You say you have a legitimate problem; OK, then what is the problem? We've seen your list of errors; what do you think caused you to make them (not how they happened, we already know that)?
It's also not fair to fob off these errors on the nursing staff. When students are that close to graduation, they are expected to be able to follow through with their pt. assignments. To try to shift the blame onto another staff nurse is unfair and shows a lack of taking responsibility. (Not so much directed at the OP, but at others who were blaming the staff nurse.) It's the student's responsibility to keep the staff nurse informed, not the staff nurse's responsibility to go chasing after the student.
I just get the impression from your last post that you may be lacking in the ability to "see the big picture." Minimizing the errors shows that you fail to see what could have happened to those patients as a result.
If we tell you how to answer your instructors when they talk to you, that will not help you in the long run. Yes, we do need more nurses, but we need nurses who can use their critical thinking skills. No one expects new grads to hit the floors running, but there does have to be a minimum level of competence. Your school cannot in good conscience let someone who is unsafe graduate. They have to be sure that you have a handle on what has been happening, and a well thought out plan to rectify those problems. You're not going to help your case if you meet with your instructors and are completely unprepared.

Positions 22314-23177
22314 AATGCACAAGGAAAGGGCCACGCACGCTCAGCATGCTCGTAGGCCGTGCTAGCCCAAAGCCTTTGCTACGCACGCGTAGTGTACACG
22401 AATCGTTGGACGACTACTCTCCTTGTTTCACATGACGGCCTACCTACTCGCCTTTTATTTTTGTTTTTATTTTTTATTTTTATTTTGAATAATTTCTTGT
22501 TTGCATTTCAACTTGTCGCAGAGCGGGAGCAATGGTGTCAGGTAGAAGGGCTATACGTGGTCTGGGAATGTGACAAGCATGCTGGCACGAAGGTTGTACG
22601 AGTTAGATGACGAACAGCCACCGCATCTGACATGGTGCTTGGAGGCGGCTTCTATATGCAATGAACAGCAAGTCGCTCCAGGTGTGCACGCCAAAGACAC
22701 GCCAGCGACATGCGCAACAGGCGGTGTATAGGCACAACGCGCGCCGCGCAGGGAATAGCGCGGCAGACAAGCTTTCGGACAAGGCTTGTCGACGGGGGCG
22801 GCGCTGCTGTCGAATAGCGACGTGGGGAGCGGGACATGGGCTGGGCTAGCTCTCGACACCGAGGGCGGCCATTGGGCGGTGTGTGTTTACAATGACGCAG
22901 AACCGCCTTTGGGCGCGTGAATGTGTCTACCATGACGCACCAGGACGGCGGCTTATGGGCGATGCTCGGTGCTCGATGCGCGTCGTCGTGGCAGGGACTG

Like I said, we do need more nurses, but our first obligation must be to protect pt. safety. You need to make sure that when you do graduate that you are a safe caregiver. Your school needs to be doubley sure of that as well.
I hope you're able to turn this around. Be respectful and receptive to what they say. No finger-pointing or blaming; these pts. were your responsiblity. You need to show your instructors that you can accept that responsibility.
It's also not fair to fob off these errors on the nursing staff. When students are that close to graduation, they are expected to be able to follow through with their pt. assignments. To try to shift the blame onto another staff nurse is unfair and shows a lack of taking responsibility. (Not so much directed at the OP, but at others who were blaming the staff nurse.) It's the student's responsibility to keep the staff nurse informed, not the staff nurse's responsibility to go chasing after the student.I